Japan Earthquake: Radiation Dose Rates in Canada
Regulatory authorities in Canada and internationally are conducting regular radiation surveillance and monitoring activities.
Health Canada measures environmental radiation levels in Canada through a series of fixed point monitoring stations across the country. These monitors detect radiation levels in the environment which are typically at natural background levels.
The dose summaries from these detectors provide an indication of the amount of radiation in the vicinity of the detector, including both natural background radiation as well as radionuclides that may have been carried by the wind. The results are in microsieverts (μSv) per day. Natural background radiation varies from location to location in Canada but the national average is in the order of 1800 μSv per year.
Health Canada’s data does not show an increase over and above the normal day to day fluctuations. However, very minute levels of isotopes in the radiation have been attributed to the release in Japan. The actual increase in radiation measured is in the order of 0.0005 µSv per day, which is so small that it is extremely difficult to measure against normal background radiation.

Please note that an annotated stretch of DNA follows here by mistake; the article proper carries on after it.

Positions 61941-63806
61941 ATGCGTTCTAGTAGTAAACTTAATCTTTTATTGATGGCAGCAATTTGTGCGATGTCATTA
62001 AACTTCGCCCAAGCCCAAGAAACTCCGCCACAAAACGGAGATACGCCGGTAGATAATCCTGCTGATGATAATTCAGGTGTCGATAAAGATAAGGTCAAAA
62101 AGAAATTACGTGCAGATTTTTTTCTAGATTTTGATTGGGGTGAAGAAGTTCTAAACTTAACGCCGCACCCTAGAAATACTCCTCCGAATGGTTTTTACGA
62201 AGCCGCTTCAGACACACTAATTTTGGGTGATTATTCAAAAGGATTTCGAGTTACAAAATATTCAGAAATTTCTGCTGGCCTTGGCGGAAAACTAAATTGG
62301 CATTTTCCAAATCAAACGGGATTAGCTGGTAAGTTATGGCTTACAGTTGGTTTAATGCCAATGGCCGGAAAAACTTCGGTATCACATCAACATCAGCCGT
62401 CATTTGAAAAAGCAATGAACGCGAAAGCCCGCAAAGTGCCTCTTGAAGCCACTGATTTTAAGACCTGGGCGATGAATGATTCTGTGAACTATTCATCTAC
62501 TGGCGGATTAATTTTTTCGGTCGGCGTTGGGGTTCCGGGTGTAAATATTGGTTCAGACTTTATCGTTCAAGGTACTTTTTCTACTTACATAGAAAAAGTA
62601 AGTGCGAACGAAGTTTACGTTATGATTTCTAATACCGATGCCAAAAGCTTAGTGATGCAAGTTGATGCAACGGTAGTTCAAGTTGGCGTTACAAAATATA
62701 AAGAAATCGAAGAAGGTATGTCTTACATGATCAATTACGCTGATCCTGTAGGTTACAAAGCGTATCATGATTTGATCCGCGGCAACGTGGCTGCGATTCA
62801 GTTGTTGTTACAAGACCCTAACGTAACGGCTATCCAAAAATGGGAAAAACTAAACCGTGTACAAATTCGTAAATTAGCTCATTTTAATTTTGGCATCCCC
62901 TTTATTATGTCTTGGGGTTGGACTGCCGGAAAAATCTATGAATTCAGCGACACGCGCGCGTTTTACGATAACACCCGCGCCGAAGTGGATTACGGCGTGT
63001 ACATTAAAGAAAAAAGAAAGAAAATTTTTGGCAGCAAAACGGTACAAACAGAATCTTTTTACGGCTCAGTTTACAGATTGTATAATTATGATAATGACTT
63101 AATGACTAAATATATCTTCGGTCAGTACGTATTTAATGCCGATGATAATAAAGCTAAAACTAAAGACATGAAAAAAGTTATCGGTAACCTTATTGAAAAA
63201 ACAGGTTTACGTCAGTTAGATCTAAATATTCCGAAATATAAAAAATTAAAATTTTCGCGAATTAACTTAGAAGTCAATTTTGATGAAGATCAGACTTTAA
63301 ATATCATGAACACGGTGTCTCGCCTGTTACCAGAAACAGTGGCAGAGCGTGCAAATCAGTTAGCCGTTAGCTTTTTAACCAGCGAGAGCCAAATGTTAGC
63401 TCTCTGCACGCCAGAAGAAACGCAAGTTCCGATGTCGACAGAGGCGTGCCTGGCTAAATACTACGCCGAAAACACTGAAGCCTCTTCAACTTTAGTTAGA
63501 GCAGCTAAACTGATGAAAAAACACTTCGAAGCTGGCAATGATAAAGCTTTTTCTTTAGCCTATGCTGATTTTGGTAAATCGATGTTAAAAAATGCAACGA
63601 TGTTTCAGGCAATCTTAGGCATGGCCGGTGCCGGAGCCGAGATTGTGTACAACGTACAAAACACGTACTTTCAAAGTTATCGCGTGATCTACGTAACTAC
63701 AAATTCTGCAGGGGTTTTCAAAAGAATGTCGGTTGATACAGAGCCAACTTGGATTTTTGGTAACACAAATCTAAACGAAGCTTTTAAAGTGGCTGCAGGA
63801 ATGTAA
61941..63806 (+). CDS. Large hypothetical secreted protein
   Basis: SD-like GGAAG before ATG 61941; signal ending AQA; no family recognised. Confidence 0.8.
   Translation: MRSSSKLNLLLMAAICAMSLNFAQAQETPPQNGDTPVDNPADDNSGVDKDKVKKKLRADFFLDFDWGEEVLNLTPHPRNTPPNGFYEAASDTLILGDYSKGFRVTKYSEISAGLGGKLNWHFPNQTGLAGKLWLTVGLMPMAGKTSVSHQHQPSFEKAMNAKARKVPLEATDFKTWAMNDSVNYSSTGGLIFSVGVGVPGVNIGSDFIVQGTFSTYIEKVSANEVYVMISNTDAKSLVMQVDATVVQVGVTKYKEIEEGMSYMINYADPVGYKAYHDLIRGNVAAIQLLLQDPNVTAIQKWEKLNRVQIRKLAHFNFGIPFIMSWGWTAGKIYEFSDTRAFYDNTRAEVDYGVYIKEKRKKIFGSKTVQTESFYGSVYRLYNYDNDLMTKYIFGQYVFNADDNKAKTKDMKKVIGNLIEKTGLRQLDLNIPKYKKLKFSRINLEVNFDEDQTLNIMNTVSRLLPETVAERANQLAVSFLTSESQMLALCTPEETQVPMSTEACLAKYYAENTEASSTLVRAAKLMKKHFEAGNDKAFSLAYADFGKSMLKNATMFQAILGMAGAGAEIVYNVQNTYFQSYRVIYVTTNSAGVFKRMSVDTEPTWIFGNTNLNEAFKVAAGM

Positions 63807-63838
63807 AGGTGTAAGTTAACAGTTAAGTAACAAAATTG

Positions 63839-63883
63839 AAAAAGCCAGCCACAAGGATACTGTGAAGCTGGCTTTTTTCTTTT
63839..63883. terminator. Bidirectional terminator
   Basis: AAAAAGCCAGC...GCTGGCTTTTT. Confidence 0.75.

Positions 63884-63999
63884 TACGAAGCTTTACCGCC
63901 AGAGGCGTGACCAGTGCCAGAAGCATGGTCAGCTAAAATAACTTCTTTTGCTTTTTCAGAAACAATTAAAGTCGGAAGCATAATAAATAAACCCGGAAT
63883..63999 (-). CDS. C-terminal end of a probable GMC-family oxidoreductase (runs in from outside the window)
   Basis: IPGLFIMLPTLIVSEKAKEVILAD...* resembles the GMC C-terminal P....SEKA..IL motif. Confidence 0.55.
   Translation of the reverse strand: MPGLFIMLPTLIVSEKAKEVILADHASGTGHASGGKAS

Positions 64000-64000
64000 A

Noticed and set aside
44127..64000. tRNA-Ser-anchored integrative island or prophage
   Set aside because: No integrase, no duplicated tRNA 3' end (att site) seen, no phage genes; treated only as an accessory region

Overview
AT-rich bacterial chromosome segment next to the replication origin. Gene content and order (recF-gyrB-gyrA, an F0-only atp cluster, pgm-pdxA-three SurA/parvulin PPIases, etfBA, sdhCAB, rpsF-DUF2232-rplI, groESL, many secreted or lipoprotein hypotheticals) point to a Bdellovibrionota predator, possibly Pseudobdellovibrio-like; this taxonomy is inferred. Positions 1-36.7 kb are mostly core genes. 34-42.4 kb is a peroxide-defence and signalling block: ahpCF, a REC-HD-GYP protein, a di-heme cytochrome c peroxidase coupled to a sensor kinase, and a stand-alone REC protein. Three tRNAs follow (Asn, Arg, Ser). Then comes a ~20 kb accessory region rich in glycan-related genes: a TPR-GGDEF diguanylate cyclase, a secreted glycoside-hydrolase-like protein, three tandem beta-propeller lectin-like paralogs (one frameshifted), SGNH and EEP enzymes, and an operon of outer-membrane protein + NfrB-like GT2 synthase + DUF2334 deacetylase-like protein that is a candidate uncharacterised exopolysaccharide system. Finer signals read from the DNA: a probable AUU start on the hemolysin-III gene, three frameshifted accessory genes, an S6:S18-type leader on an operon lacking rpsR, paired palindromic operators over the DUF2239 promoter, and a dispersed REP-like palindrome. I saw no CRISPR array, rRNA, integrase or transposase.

- View Health Canada’s Radiation Data Tables for a summary of daily radiation doses in Canada.
For further information on radiological monitoring, refer to these Web sites:
- Radiological Monitoring at Canadian Nuclear Power Plants
- Types and Sources of Radiation
- Radiation Dose
- Health Effects of Radiation (including dose from common medical practices)
- Radioactive Release Data from Canadian Nuclear Power Plants 1999-2008 (PDF)
- Canadian Drinking Water Guidelines
- Canadian Radiological Monitoring Network
- Fixed Point Surveillance Network
- Exposure to Ionizing Radiation Fact Sheet
- Recommendations on Dose Coefficients for Assessing Doses From Accidental Radionuclide Releases to the Environment